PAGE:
Bryn Mawr Classical Review

BMCR 2014.03.50 on the BMCR blog

Bryn Mawr Classical Review 2014.03.50

Johannes Siapkas, Lena Sjögren​, Displaying the Ideals of Antiquity: The Petrified Gaze. Routledge Monographs in Classical Studies, 15.   London; New York:  Routledge, 2014.  Pp. xii, 242.  ISBN 9780415529167.  $125.00.  


Reviewed by Jessica Powers, San Antonio Museum of Art (jessica.powers@samuseum.org)

Preview

Siapkas and Sjögren have written a timely volume given the reinstallation in the past two decades of many museum collections of Greek and Roman sculptures. Responding to the burgeoning interest in museum practices and their effect on perceptions of objects there displayed , the authors set out to trace the history of sculpture studies since the 18th century and to analyze how this scholarship is reflected in present-day museum displays of Greek and Roman sculptures. This volume complements recent studies focusing on the role of antiquities in museums in the 18th through mid-20th centuries;1 Siapkas and Sjögren bring this discussion into the present.

After a brief introduction (Part I) outlining the authors' goals, Part II ("Discursive Settings"; Chapters 1-4) surveys the history of Greek and Roman sculpture studies. This historiography sets up Part III ("Museological Frictions"; Chapters 5-8) in which the authors consider how current museum displays reflect various strands of scholarship, and it is on this part that my review will concentrate. A conclusion (Part IV) restates the main points of each chapter and ties this study to the larger field of museum studies.

Part II begins with a brief survey of the disciplines of classical archaeology (Chapter 1) and of art history (Chapter 2) that traces the fields' parallel development from the early appreciation of masterpieces for primarily aesthetic reasons, through 19th-century positivism and attempts at a more scientific classification of archaeological material, to 20th- and 21st-century structuralist and post-structuralist/post-modernist approaches. In Chapter 3, the authors survey the history of studies of ancient sculpture, concentrating on the role of Winckelmann, the development of Kopienkritik and Meisterforschung, and recent critiques of these traditional methods. Both this and the following chapter focus more on studies of Greek than of Roman sculpture. Chapter 4 considers current work in the field by assessing studies of the Parthenon sculptures and a selection of dissertation-based books. This chapter is of limited value as a state-of-the-field assessment, however, as none of the books considered was published after 2005, and the literature under review largely excludes journal articles and conference proceedings. Nevertheless, the authors note the variety of approaches current in the study of Greek and Roman sculpture, including the recent emphasis on such topics as viewers, identity, power relations and ideology, alongside the continuity of traditional methods based on formal examination and description of individual works.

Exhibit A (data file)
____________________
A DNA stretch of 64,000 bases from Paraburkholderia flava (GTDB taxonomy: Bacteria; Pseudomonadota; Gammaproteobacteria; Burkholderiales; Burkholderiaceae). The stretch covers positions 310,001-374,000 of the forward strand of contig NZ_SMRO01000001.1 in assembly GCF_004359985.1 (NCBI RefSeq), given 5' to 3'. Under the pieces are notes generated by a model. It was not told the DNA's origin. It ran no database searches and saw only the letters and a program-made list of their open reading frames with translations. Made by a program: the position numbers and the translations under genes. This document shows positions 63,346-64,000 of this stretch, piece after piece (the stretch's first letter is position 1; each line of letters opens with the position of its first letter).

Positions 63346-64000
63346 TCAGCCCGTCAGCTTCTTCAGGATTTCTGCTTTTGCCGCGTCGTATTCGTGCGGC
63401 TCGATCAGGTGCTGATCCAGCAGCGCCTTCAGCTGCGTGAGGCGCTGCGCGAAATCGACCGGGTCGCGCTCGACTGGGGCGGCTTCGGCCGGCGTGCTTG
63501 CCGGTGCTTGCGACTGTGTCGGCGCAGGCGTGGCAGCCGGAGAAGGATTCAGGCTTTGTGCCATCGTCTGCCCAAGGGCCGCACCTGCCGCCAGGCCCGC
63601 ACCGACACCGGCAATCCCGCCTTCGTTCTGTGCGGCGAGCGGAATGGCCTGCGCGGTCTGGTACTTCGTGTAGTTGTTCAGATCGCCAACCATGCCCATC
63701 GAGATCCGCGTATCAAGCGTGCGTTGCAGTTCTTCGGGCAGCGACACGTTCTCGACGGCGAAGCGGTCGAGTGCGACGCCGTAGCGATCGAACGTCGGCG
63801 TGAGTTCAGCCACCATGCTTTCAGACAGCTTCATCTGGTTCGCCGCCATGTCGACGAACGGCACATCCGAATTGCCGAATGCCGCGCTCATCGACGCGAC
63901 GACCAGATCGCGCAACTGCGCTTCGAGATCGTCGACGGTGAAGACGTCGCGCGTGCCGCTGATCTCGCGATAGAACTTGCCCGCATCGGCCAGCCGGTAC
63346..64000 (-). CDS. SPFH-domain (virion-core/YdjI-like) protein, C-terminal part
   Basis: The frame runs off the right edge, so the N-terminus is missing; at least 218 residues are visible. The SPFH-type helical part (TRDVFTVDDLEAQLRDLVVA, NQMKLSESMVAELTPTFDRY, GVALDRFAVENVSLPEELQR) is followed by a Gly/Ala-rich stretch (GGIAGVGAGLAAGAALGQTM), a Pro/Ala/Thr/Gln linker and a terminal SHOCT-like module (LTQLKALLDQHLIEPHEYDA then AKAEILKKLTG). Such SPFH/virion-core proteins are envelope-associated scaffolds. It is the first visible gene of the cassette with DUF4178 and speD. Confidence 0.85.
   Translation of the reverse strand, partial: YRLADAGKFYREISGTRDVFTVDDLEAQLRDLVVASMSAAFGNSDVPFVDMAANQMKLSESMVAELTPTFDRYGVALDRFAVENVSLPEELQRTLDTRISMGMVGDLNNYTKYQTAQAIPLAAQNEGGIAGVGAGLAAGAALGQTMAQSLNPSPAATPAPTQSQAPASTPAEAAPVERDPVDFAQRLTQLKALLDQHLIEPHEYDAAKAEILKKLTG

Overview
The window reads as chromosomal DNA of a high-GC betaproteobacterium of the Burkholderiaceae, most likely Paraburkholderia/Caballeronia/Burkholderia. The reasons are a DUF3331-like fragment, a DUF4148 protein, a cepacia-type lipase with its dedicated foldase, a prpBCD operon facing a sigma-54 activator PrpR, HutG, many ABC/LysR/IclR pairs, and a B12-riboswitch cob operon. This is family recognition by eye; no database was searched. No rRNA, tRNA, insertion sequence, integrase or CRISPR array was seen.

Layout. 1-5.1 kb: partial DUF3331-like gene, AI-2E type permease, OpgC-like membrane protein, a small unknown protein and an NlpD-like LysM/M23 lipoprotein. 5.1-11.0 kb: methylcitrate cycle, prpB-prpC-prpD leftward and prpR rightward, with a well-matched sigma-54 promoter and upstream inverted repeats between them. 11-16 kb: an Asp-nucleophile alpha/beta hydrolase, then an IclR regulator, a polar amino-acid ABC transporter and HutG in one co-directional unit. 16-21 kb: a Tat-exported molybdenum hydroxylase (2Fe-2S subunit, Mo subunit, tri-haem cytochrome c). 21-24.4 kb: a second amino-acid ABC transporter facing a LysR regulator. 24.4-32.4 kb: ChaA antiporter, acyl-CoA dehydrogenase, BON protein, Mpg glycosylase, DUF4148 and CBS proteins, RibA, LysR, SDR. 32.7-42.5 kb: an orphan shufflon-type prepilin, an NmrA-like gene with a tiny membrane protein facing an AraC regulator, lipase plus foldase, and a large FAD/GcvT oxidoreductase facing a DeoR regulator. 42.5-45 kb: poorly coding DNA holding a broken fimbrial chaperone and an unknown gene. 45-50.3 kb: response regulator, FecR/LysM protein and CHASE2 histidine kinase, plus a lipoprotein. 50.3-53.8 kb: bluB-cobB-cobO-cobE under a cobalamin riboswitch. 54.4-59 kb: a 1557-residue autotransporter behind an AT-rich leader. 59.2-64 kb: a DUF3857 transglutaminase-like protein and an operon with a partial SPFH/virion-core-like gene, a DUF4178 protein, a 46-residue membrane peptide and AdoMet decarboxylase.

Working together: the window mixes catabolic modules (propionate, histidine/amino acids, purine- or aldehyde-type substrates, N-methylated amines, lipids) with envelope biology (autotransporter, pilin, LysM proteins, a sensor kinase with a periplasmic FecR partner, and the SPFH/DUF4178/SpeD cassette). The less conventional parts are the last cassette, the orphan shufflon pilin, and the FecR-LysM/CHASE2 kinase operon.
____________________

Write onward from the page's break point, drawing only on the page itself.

Chapter 5 (Part III) starts with an overview of the history of museums from the late 18th century, beginning with the opening of the Louvre. The authors discuss the role of private collecting in museum development and trace the increasingly scientific approach to the classification and display of objects in the 19th and early 20th centuries, followed by a shift after World War I to minimalist installations that continued to follow chronological narratives but now eschewed plaster casts and historic restorations as lacking authenticity. Here and in the three subsequent chapters the authors rightly give attention to the importance of such elements as gallery density, wall colors, and lighting both in shaping the overall impression of a gallery and in focusing on individual objects. They also usefully note that the pace of change in museums, as in any large institution, can be slow and that therefore some galleries still reflect older approaches to the collections.

Chapters 6 through 8 present Siapkas and Sjögren's observations on present-day installations of Greek and Roman sculptures, based on visits to more than one hundred museums in Europe and North America, of which some forty are mentioned in the text. The authors are to be commended for having considered a wide variety of institutions, including both national and site museums in Italy and Greece, large encyclopedic museums in Europe and the United States, and several regional museums in Germany.2 Perhaps the most important contribution of this book is their observation that displays of Greek and Roman sculptures share common features in museums of all sizes across national boundaries. Their conclusions might have been more nuanced, however, had they given greater consideration to the impact on gallery installations of different forms of museum governance and varying institutional missions. There is no mention of the British and American university museums with large antiquities collections—an unfortunate omission since several of these (particularly the Ashmolean Museum, the University of Pennsylvania Museum and the University of Michigan's Kelsey Museum of Archaeology) have new installations that emphasize objects' ancient contexts, the presentation of which is the focus of Chapter 8. With few exceptions, the authors seem not to have consulted staff from the museums they visited, a choice that preserves the independence of their observations but gives little insight into the complex process of planning and installing museum galleries.

Chapter 6 is devoted to display techniques that emphasize individual sculptures as masterpieces, focusing attention on their aesthetic qualities through, for example, isolated placement in the galleries. The authors link this practice to traditional methods in both art history and classical archaeology and note that both disciplines have recently critiqued this approach. Siapkas and Sjögren also discuss the role of popular culture in creating and reinforcing the masterpiece status of works such as the Nike of Samothrace and the Venus de Milo in a long excursus on modern reproductions of these statues.